Chapter 1 Review Results: Models of Child Language Disorders

Wow, thank you to everyone who participated! I am very inspired by all of your support and participation in this review of language disorders. Let's keep up the great work. Without further ado, here is our brief review of Chapter 1.

Chapter 1: Models of Child Language Disorders

After sifting through the surveys there were 3 important questions that arose after reading this chapter.

1. How would you explain what a language disorder is to a parent, a co-worker, or a colleague?
2. What criteria is most important when identifying a language disorder?
3. There are many different models of child language disorders that encompass theories about why, how and what we should do in approaching language disorders. Is it important for the practicing clinician to know these models? How do they help us in our treatment of language disorders?

Here is my attempt to summarize a couple answers to these very important questions.

1. So, what IS a language disorder?

As a practicing clinician I find this one of the most frequently asked questions, as well as one of the hardest to answer. Language disorders are hard to define because language itself is such a broad term. Language is what we use to communicate. It involves words, combining those words to make meaningful messages, interpreting messages, and ultimately using words and word combinations to communicate with others in a meaningful way. A language disorder can look different for each child. One child may have difficulty learning vocabulary, or using the right grammatical forms or even just coming up with a sentence to adequately describe what they are thinking. Another child might talk well but has a hard time understanding the point of a story. Some children appear "socially awkward" because they don't naturally pick up on social language cues about what is appropriate or not. We often further define a language disorder based on the individual child's strengths and weaknesses but when you hear the term language disorder just know that it usually involves some level of difficulty with understanding or using language.

I know this explanation could use a lot of work. How do you describe a language disorder to parents, teachers or colleagues?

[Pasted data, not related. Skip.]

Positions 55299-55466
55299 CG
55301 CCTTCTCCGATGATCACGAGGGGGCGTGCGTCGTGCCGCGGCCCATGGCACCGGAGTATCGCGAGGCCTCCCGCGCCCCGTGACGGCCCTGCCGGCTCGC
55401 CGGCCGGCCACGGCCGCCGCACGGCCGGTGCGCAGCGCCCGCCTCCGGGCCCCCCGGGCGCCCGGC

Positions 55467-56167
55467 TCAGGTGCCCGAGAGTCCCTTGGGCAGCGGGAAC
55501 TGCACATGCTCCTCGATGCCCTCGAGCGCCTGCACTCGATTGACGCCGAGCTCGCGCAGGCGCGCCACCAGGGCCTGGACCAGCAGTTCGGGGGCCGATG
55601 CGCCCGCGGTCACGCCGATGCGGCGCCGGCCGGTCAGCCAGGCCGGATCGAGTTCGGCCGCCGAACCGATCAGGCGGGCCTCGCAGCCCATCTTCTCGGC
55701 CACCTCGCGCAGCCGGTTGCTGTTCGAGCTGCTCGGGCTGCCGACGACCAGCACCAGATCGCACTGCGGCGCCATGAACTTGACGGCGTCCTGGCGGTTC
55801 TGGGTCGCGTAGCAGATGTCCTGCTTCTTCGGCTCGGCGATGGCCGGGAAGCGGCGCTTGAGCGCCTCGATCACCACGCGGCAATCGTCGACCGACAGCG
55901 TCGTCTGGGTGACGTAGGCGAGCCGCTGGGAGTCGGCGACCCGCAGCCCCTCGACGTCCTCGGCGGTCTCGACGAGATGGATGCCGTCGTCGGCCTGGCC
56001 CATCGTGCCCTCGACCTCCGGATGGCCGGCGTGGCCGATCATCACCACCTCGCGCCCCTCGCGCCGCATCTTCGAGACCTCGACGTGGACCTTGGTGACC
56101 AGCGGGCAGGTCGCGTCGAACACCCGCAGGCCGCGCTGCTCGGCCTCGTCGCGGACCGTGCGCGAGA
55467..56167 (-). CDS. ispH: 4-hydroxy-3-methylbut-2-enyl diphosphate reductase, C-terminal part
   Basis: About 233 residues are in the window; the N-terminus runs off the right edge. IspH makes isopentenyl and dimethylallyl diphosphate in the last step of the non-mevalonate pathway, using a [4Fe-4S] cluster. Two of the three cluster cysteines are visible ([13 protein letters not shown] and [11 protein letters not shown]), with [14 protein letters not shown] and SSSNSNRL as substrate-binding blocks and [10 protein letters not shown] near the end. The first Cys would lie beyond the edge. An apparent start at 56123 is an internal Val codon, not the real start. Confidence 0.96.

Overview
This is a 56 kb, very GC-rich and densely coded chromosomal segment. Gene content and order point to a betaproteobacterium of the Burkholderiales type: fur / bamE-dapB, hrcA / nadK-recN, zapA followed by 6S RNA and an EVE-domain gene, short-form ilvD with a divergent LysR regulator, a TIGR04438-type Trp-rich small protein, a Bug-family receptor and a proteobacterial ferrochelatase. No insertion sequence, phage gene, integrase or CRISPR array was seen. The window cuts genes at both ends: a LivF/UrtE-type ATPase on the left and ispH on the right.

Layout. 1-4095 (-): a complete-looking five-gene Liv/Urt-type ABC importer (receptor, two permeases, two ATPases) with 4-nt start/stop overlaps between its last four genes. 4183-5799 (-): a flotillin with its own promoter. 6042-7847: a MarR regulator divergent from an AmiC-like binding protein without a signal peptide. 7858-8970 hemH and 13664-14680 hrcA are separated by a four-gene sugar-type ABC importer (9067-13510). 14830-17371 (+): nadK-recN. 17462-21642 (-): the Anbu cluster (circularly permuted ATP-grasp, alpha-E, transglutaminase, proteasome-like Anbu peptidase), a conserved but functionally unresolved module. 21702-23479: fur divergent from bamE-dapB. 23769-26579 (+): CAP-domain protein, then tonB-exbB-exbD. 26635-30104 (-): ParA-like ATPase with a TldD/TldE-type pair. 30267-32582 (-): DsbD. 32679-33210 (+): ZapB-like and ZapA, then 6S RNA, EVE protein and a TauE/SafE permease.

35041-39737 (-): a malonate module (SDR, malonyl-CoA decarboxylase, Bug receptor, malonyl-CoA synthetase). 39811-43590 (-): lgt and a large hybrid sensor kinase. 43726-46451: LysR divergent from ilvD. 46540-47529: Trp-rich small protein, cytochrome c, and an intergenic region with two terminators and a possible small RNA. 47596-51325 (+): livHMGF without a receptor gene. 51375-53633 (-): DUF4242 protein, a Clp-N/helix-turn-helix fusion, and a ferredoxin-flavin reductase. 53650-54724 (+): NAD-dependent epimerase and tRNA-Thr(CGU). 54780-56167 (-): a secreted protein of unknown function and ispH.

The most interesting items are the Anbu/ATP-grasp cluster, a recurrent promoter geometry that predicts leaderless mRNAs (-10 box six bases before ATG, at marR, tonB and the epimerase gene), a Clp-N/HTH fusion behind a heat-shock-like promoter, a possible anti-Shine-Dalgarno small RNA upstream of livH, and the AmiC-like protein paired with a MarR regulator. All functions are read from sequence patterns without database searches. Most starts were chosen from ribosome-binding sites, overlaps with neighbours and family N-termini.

2. What criteria should be used to identify a language disorder?

In the school-based SLP world, criteria is often reached by scoring below an arbitrary cut-off on at least 2 standardized measures and the professional interpretation of informal measures such as language samples or criterion referenced assessments. Often the cut-off on standardized tests is low enough to be a severe language disorder. This is a necessary evil to keep our caseloads manageable and provide services to those who need it the very most. It makes me sad that we do not have the resources to provide services to all children with language deficits. I recently tested a child who would truly benefit from language services. His scores were well below average, but not low enough to meet the criteria for services. I am in this constant battle with myself when I think about these cut-offs. On the one hand, it makes my heart sink to think about those children who could understand and communicate so much more with our services. On the other hand, I am so overwhelmed with my large caseload, I am ashamed to admit sometimes I am grateful for the low cut-off.

It is so important to keep in mind that every standardized test is not created equal. Some are better than others at identifying children with language disorders. It is overwhelming and time consuming to determine which tests are best. But it is so important for us as professionals to be aware of the the validity of tests. It would be great if we could have a discussion about which tests are the best in the future. Keep an eye out for a post on this topic in the future.

3. Does it really matter if I know all the models of language disorders?

This chapter discussed some different models of language disorders. A "model" is a basic theory about how a language disorder works. As practicing clinicians we don't have a lot of time to agonize over which theory is most correct. We are mostly concerned about how to help the child.While reviewing this chapter I was surprised to realize that I had developed some of my own beliefs and views about language disorders that fit into certain models better than others. It all seems so much more applicable now that I have lived and breathed language therapy. Your interpretation of how a language disorder works really does effect the way you approach treatment of that disorder. I would encourage everyone to review these models and think about which ones you believe to fit your experience with language disorders the most. I think it is an important exercise for all of us to contemplate our beliefs and reasoning and keep an open eye to other theories.

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